The recently published report on HDI by the United Nations Development Programme (UNDP) has posed some critical questions for Indian policymakers. BE’s Saptarshi Deb spoke to Basudeb Guha-Khasnobis, Chief of Policy & Senior Economist, UNDP India.
Q) A new parameter has been added to the existing parameters used for evaluating HDI. Can you please explain its importance and impact?
A) This year, the UNDP introduced a new index that factors in the climate footprint of growth and development. It is a major innovation in the way development may be measured and reflects the organisation’s continued thought process at looking at development in ways that reflect the realities of a fast-changing world.
To place it in context, the UNDP introduced the concept of the human development index back in 1990 to emphasise that income alone cannot be an indicator of the well-being of people. At the very minimum, health and education outcomes are critical as they shape an individual’s freedom to fulfil their true potential and live a life they want. For the past 30 years the HDI has been unrivaled as a comprehensive measure of human development. Its popularity can be attributed to its simplicity and natural appeal to everyone. The UNDP introduced several adjustments to the original index which are also regularly published. The two most important variants are the inequality adjusted HDI and the Gender Inequality index. The first underscores the fact that averages often do not reveal the true status of development across any dimension – income, health, and education. The distribution of the same is important. The inequality adjusted HDI measures the loss in human development due to inequality. Similarly, the Gender Inequality index looks at the status of women separately and ranks countries accordingly.
In a similar vein, the P-adjusted HDI accounts for the climate or planetary (P) footprint of a country’s growth. It is captured by two factors: the per capita CO2 emission and the per capita material usage. The original HDI is multiplied by the arithmetic mean of these two to arrive at the P-HDI. When this correction is made, the report shows that many countries in the high human development category drop several places in the ranking.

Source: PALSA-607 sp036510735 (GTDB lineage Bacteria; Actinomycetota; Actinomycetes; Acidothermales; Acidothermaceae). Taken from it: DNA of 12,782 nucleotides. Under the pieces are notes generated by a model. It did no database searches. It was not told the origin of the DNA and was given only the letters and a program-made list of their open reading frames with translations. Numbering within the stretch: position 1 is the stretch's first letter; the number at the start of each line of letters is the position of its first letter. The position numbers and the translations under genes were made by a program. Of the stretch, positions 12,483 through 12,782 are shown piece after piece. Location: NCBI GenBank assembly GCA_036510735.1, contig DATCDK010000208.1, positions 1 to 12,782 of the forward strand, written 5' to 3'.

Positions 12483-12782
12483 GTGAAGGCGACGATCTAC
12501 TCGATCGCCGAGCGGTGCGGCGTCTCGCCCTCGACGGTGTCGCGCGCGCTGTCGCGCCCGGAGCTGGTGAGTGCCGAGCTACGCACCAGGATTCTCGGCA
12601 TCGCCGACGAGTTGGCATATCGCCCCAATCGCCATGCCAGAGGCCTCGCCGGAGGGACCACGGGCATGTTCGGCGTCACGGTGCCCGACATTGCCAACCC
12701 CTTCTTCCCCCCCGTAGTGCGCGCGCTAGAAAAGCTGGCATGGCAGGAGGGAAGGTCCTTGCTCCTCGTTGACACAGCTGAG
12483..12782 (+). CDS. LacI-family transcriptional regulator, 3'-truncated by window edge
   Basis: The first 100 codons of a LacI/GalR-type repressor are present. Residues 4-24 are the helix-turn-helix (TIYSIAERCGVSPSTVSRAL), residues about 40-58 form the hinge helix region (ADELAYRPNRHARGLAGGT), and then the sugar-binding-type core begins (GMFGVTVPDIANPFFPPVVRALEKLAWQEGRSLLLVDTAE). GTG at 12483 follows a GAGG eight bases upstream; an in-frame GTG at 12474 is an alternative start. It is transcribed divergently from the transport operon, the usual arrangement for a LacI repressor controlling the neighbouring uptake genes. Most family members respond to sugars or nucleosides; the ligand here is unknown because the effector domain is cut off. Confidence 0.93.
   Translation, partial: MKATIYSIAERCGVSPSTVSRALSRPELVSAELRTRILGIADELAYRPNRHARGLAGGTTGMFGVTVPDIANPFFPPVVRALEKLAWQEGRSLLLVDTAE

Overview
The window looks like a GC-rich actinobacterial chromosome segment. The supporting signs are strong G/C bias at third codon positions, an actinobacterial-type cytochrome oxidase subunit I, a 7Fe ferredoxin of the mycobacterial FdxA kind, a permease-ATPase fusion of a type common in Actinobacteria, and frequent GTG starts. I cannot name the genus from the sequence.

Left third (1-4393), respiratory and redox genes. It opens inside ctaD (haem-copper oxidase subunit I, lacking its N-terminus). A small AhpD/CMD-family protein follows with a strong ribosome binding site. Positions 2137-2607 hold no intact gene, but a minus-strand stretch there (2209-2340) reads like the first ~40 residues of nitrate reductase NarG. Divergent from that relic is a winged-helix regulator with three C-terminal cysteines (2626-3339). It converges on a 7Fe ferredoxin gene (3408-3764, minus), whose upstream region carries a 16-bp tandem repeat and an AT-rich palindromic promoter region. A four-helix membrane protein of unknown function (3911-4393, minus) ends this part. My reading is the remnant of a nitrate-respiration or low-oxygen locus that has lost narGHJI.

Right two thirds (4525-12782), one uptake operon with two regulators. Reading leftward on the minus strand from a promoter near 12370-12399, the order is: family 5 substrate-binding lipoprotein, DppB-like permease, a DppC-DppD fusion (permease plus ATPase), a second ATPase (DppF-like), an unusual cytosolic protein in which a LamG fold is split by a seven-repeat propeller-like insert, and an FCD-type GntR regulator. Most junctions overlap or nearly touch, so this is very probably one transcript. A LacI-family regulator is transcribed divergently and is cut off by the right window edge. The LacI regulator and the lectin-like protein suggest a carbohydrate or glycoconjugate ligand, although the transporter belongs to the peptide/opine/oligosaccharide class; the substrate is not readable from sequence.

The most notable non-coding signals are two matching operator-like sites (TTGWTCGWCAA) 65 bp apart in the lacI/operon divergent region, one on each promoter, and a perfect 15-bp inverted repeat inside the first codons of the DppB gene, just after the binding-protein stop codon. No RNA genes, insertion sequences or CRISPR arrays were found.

This new index is experimental. It may be finetuned in the coming years after receiving feedback. But it is a path-breaking step in integrating climate change into development outcome. The climate footprint of countries will be measured systematically. One can hope that everyone will be even more vigilant of the impact of growth on climate change and choose pathways which protect nature.
Q) India has dropped by two points in the recently disclosed HDI rankings. Can you explain its significance?
A) Although India has dropped a couple of places, the absolute value of the index shows a slight improvement. Thus, one can surmise that India has not done badly, but other countries did a little better. The ranking is relative. The absolute value of index rose quite sharply from 1990-2010, slowing down thereafter. India made significant improvements in all three components of the HDI over the years. It will be important to regain the momentum because it is too early for India’s HDI to reach a plateau.
Q) Life expectancy in India is lower than its neighbours like Bangladesh and Pakistan. What can be the reasons?
A) Life expectancy changes slowly over time. It depends primarily on three factors: health spending, access to sanitation and vaccination coverage. India is making commendable improvement in the last two factors. But there is scope for ramping up health spending and strengthening the public health infrastructure as the poorer sections avail public services first. Universal health coverage through schemes such as Ayushman Bharat is a commendable step in that direction and we can expect to see the results in the years to come. One should also bear in mind that “health” is a state subject. Every state must have a good State Health Plan accounting for the realities on the ground. It would be good to monitor life expectancy at the state level on a regular basis, because the final figure that goes into the HDI is nothing but an average of the accomplishments of individual states.
Q) The UNDP report has stated malnutrition is higher among girls in India and linked it to governmental disinvestment. Your comments.